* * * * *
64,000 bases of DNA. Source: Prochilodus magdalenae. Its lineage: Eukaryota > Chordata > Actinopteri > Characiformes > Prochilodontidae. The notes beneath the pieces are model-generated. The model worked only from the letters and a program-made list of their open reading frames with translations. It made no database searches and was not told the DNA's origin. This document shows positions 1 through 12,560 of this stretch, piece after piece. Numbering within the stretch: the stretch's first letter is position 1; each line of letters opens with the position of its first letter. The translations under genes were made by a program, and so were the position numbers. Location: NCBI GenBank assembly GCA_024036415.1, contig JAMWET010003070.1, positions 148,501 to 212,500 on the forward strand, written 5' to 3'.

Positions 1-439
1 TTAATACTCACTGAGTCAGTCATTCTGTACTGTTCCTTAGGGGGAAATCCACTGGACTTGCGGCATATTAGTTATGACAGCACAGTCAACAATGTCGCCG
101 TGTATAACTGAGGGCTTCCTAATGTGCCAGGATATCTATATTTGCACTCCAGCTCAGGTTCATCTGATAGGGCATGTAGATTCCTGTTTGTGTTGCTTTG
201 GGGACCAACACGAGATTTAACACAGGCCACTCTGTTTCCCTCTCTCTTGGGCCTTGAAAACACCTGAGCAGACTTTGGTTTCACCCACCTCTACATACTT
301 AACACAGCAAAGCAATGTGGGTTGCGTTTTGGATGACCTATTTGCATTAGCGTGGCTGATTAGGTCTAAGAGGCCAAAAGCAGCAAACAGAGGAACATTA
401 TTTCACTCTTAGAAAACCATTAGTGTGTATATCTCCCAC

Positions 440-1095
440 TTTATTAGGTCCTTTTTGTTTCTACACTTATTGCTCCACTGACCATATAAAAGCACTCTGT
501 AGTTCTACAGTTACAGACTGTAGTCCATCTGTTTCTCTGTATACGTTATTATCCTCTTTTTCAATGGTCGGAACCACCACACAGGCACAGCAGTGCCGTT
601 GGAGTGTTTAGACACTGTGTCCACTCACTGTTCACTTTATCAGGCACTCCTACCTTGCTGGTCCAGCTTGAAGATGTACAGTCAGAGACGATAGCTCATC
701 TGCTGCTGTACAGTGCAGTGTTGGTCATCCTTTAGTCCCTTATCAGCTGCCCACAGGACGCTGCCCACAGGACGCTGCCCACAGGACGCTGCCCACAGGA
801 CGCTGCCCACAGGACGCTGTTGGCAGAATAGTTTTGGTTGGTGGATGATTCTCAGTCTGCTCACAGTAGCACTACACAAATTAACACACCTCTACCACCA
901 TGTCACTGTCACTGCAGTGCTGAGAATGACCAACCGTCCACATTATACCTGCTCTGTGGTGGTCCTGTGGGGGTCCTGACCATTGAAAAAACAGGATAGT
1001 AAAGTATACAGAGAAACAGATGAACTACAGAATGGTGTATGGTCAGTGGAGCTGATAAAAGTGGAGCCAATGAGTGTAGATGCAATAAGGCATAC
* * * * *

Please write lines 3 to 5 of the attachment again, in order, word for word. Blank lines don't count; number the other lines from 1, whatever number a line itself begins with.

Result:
1 TTAATACTCACTGAGTCAGTCATTCTGTACTGTTCCTTAGGGGGAAATCCACTGGACTTGCGGCATATTAGTTATGACAGCACAGTCAACAATGTCGCCG
101 TGTATAACTGAGGGCTTCCTAATGTGCCAGGATATCTATATTTGCACTCCAGCTCAGGTTCATCTGATAGGGCATGTAGATTCCTGTTTGTGTTGCTTTG
201 GGGACCAACACGAGATTTAACACAGGCCACTCTGTTTCCCTCTCTCTTGGGCCTTGAAAACACCTGAGCAGACTTTGGTTTCACCCACCTCTACATACTT